Remnant Vegetation: the State Government responds to VEAC

The State Government has released its response to the Victorian Environment Assessment Council’s  Remnant Native Vegetation report [see our May 24 Post on this].

VEAC made 13 recommendations, all designed to improve ecological connectivity between small parcels of land, encourage community involvement in management, maximise knowledge of biodiversity values and protect waterway frontages. The Government has supported twelve of the recommendations ‘in principle’, the exception being recommendation 12, to investigate the creation of new protected area systems in the North Western Victoria, Gippsland and the Central Victorian Uplands. What the in principle support means in practice remains to be seen.

VEAC’s recommendations and the Government’s responses can be found here. All are of interest. Among other things, the Council recommended that within 10 years ‘at least 75 per cent of public stream frontages abutting private land be managed, under grazing licence or other arrangements, primarily for biodiversity and water quality’ via measures like fencing out of stock, revegetation, and management incentives.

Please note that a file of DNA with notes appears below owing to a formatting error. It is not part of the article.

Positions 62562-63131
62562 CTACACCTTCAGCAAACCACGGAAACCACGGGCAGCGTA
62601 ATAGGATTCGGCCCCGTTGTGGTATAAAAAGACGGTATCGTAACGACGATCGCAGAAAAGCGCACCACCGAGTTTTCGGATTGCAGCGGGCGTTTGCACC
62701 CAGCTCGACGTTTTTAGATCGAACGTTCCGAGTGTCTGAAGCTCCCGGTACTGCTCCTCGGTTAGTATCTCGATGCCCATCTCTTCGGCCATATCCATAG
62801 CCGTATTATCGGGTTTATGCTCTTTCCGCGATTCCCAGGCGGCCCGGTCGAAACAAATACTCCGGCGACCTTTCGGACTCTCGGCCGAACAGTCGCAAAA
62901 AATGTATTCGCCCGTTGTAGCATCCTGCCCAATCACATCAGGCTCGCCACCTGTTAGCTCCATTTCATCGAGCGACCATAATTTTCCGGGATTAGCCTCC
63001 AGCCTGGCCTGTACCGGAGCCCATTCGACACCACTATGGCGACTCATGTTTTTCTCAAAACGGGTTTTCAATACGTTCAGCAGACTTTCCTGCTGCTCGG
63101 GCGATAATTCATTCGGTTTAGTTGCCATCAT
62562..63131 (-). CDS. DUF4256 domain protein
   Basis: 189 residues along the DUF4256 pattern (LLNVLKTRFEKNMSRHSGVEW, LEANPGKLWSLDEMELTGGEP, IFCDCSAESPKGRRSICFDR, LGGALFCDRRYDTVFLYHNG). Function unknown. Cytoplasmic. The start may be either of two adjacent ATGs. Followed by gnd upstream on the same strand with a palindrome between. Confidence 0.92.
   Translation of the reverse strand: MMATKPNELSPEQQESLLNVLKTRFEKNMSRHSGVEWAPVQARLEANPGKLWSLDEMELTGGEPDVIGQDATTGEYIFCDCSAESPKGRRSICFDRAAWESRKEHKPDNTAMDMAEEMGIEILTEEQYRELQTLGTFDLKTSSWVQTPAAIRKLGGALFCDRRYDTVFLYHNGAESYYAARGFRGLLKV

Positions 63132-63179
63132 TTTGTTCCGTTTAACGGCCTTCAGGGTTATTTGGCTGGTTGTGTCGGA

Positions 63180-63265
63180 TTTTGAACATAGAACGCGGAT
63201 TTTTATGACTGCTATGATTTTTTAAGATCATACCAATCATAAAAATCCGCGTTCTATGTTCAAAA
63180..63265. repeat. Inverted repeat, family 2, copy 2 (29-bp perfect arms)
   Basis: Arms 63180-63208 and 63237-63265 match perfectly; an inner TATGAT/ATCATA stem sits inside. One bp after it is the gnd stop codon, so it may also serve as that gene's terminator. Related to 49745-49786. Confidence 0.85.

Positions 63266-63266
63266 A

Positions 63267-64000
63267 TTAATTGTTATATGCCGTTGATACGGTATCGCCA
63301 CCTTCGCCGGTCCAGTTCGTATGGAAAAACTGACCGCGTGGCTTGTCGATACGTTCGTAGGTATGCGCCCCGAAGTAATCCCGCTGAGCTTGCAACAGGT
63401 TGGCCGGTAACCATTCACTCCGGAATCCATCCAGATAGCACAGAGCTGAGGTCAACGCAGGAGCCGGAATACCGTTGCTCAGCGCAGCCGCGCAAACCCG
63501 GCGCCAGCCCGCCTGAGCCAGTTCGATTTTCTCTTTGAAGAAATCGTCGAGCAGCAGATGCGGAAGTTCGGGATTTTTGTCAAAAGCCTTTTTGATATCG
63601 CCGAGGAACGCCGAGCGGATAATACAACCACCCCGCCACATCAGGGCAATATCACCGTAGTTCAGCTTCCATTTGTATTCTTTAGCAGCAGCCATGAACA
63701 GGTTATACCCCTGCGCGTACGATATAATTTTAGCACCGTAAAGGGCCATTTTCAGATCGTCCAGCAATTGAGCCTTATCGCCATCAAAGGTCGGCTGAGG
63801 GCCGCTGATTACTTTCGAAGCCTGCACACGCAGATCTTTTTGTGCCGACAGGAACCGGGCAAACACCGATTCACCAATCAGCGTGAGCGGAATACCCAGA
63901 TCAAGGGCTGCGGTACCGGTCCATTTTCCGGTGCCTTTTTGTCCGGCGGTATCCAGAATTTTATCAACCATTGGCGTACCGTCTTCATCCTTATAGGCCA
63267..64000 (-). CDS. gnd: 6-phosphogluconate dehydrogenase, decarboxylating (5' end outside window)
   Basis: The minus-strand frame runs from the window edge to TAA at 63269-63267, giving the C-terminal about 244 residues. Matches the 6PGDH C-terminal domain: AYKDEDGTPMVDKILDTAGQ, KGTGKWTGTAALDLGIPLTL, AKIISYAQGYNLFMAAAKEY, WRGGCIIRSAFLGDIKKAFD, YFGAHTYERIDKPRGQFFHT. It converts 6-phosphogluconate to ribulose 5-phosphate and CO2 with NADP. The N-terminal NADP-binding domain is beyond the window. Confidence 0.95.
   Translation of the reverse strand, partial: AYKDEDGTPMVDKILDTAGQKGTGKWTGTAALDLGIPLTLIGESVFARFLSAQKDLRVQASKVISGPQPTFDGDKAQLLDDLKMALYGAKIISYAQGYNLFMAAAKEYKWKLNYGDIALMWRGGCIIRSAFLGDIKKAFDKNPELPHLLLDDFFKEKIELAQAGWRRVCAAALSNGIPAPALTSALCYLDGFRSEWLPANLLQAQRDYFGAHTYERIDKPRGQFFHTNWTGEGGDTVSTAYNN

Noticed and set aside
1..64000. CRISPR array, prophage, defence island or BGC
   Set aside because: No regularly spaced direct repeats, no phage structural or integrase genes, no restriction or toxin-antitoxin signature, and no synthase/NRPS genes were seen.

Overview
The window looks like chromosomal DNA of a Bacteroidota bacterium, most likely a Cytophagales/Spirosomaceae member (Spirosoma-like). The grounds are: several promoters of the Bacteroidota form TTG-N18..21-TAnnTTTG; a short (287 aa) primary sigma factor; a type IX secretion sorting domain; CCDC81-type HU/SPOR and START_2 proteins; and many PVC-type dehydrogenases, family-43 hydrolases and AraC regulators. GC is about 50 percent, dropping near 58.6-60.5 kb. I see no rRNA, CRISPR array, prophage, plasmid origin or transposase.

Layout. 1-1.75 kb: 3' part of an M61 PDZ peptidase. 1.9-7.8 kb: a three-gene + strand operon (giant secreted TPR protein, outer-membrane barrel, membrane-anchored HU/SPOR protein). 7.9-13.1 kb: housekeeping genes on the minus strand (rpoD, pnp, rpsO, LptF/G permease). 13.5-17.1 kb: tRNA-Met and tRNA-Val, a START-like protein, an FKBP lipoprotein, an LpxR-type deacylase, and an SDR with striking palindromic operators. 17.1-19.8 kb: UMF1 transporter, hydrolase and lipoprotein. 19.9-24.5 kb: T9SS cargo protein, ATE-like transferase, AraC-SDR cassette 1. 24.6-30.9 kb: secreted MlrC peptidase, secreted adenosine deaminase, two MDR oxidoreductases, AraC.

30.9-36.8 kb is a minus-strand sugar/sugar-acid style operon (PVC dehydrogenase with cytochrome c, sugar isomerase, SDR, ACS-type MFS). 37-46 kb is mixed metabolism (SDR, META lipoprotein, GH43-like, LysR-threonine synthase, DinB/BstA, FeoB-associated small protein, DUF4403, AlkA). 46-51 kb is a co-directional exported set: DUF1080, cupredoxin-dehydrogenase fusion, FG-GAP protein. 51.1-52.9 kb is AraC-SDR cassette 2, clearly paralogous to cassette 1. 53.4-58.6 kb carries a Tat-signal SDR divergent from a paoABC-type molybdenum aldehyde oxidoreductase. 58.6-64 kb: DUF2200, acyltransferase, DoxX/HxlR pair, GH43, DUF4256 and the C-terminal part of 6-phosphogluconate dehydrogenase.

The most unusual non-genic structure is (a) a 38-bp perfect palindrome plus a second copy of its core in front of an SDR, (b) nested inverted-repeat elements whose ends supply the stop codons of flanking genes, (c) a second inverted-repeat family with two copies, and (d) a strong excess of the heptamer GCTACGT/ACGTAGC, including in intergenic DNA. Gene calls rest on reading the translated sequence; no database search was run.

The Government also accepted recommendation 6, that ‘Managers, contractors and on-ground workers are made aware of their responsibilities and appropriate work

Lichen--probably Xanthoria sp--on a Cassinia stem in the Guildford Bushland Reserve. Such small parcels of public land are often unknown or hard to find, and their values unrecorded. VEAC has recommended that their ecological value be identified, mapped and made public. Photo:Bernard Slattery, December 2011

protocols whilst working around native vegetation, and that mandatory formal education and training be incorporated into all accredited training courses.’  Such training programs already exist, though they are patchy in their effectiveness, if we are to believe the evidence of road works and other activities in our local bushlands: but we can hope that the State Government’s ‘in principle’ acceptance of VEAC’s recommendations will bring about some improvement in the culture of land management.


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